After venting a few choice words about old briar and crappy repair jobs, I got back down to business. I carefully cleaned both pieces of broken shank wall and the shank itself with both acetone and alcohol to make sure that the next glue job would hold. Then I reassembled the briar jigsaw one piece at a time, again using CA glue to put Humpty Dumpty back together again. While the CA glue was still wet, I added a topping of briar dust to help disguise the repair. I knew most of it would never show once the shank was rebanded, but I figured it couldn’t hurt! This pic clearly shows the segments of shank wall after the CA and briar dust.
I let the repair dry thoroughly before sanding the repair smooth with 320-grit paper. The briar dust and CA glue sanded down as expected, but that odd sticky residue had now dried to a flaky, whitish colour which I now suspect was some kind of adhesive used to hold the band in place over the repair. Both because it was impeding my progress and because I didn’t want to leave Mystery Glue in my repair, I decided to scrape off as much as I could using the blade of a pocket knife held perpendicularly to the pipe shank. The whatever-it-was came off in neat little curls and a very fine dust.
The old mystery adhesive turned out to be quite thick, so its removal left me with 2 problems: a very thin area of shank wall in the mortise area (a recipe for another failure) and a mismatch in surface levels. A bit fed up with this string of setbacks, I decided to pull out the big guns and get this shank stable for good. I mixed up a small amount of JB-Kwik (JB Weld’s fast-setting cousin) and flowed it into the depressed area, overlapping the sound briar of the shank slightly. I also wiped a thin layer of JB Kwik around the inside of the mortise. In this situation, I figured two layers of steel-reinforced epoxy were better than one, though it meant I’d have a lot more filing and sanding to do afterwards to refit the tenon. If I had it to do over again, I would probably elect to do an “interior banding” by gluing a brass or aluminum tube inside the mortise, but at the time I didn’t have materials available, and I knew I’d have to band it on the outside for cosmetic reasons anyway so I used what was on hand.
I left the JB Kwik to cure overnight, then sanded the exterior patch flush with the surrounding briar. I did the same on the inside of the mortise using rolled up sandpaper and a needle file to knock down the roughest bits of the epoxy repair. More interior work will need to be done to complete the fitting of the stem, but this can wait until after the shank has been rebanded. The old band was quickly ruled out as an option – it was too big, and probably was all along.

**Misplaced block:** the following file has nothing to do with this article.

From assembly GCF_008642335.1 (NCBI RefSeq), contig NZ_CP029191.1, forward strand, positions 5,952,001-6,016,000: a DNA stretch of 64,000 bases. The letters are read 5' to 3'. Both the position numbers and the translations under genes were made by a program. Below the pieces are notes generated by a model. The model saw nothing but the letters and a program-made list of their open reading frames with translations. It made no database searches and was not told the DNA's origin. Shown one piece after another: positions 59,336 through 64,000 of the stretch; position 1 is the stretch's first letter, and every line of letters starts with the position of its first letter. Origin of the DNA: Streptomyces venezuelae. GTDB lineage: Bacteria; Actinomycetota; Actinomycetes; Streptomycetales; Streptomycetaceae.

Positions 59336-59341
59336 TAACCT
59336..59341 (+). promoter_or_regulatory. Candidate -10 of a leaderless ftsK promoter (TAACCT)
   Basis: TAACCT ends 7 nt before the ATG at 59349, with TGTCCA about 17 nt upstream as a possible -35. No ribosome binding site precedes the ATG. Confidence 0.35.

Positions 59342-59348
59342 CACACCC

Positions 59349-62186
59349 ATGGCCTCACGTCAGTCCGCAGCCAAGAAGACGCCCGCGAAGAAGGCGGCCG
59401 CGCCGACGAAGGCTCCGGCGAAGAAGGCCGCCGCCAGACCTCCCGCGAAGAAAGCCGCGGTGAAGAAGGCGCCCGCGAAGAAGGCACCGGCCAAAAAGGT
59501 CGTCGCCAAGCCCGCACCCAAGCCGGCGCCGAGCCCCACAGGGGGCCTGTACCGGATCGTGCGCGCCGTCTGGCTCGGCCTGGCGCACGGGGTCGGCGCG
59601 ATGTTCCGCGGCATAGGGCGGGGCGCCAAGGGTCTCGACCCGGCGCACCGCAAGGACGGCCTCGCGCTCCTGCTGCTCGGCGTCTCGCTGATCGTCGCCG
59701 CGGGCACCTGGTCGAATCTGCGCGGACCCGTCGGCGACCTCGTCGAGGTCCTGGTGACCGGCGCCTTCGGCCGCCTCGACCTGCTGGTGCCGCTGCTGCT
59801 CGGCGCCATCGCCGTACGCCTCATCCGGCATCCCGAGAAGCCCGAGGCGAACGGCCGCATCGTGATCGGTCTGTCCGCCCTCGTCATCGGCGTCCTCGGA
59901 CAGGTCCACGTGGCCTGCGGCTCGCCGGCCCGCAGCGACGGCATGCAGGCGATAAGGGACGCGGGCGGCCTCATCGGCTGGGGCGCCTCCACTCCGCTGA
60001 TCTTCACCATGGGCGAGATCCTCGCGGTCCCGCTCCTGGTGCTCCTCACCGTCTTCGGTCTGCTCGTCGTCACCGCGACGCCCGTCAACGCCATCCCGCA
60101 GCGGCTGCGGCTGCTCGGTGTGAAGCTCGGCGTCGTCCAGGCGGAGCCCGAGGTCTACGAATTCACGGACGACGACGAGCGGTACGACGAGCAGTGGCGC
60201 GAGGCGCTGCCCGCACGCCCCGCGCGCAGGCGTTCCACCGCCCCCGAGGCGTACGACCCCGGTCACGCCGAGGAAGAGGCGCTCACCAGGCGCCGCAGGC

The diameter of the repaired shank measured out at 13.46mm, increasing to 15.35mm at the bottom of the repair area. The band, on the other hand, started at 14.02mm, and wasn’t long enough to cover the entire repair area anyway. I was unable to source a tapered repair band, so split the difference in diameters and used a bit of sandpaper to flatten the taper in the shank to make it more cylindrical. Then I placed the new band on the end of the shank, heated it over the heat gun and then pressed it home. I left the band slightly proud of the end of the shank to provide a small fudge factor when refitting the stem.
There was still a noticeable gap between the inner edge of the band and the outer end of the shank I flowed CA glue into the crack to hold the band in place and prevent the band from crushing out of shape over time.
The new band had narrowed the mortise opening slightly, but a quick sanding with 220-grit paper soon had the tenon fitting smoothly. There is a slight bit of wobble to the joint, which is hardly surprising given the trauma to the mortise, but the stem holds firmly and doesn’t leak air. Perhaps somewhere down the road I’ll revisit this pipe as I have other past refurbs, but it will do for now.
I used a Sharpie marker to colour over the sliver of grey JB Weld that is visible peeking out from under the band, and then stained the briar with a blend of Fiebing’s Dark Brown and Black leather dyes. The JB is reasonable camouflaged and the grain is nicely highlighted. I finished off the restoration with a quick buff with White Diamond compound and a few light coats of Carnauba wax. For all the headaches this pipe gave me during the refurb, I think it’s come out looking just fine. Time will tell if the shank repair holds up; if not, the pipe will be back on the worktable for the aforementioned internal banding.
Here’s the finished pipe. Until next time, thanks for looking and Happy Piping!